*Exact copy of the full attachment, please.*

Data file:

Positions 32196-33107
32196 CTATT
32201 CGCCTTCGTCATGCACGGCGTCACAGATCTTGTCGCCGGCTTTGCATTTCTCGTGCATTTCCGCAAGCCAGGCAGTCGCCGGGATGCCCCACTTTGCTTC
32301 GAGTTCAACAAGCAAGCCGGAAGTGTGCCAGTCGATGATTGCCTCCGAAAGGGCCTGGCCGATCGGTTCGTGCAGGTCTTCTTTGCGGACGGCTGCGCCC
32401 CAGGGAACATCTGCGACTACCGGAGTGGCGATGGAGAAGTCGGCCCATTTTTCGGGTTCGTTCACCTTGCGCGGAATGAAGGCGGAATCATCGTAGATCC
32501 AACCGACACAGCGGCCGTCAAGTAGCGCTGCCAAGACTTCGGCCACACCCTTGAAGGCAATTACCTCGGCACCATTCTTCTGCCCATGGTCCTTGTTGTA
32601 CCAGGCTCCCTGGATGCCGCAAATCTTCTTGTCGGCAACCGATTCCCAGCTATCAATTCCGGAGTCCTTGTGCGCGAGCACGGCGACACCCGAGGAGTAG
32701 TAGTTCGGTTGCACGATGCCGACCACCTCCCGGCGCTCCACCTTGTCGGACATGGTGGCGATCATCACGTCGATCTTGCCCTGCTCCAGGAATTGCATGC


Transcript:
Positions 32196-33107
32196 CTATT
32201 CGCCTTCGTCATGCACGGCGTCACAGATCTTGTCGCCGGCTTTGCATTTCTCGTGCATTTCCGCAAGCCAGGCAGTCGCCGGGATGCCCCACTTTGCTTC
32301 GAGTTCAACAAGCAAGCCGGAAGTGTGCCAGTCGATGATTGCCTCCGAAAGGGCCTGGCCGATCGGTTCGTGCAGGTCTTCTTTGCGGACGGCTGCGCCC
32401 CAGGGAACATCTGCGACTACCGGAGTGGCGATGGAGAAGTCGGCCCATTTTTCGGGTTCGTTCACCTTGCGCGGAATGAAGGCGGAATCATCGTAGATCC
32501 AACCGACACAGCGGCCGTCAAGTAGCGCTGCCAAGACTTCGGCCACACCCTTGAAGGCAATTACCTCGGCACCATTCTTCTGCCCATGGTCCTTGTTGTA
32601 CCAGGCTCCCTGGATGCCGCAAATCTTCTTGTCGGCAACCGATTCCCAGCTATCAATTCCGGAGTCCTTGTGCGCGAGCACGGCGACACCCGAGGAGTAG
32701 TAGTTCGGTTGCACGATGCCGACCACCTCCCGGCGCTCCACCTTGTCGGACATGGTGGCGATCATCACGTCGATCTTGCCCTGCTCCAGGAATTGCATGC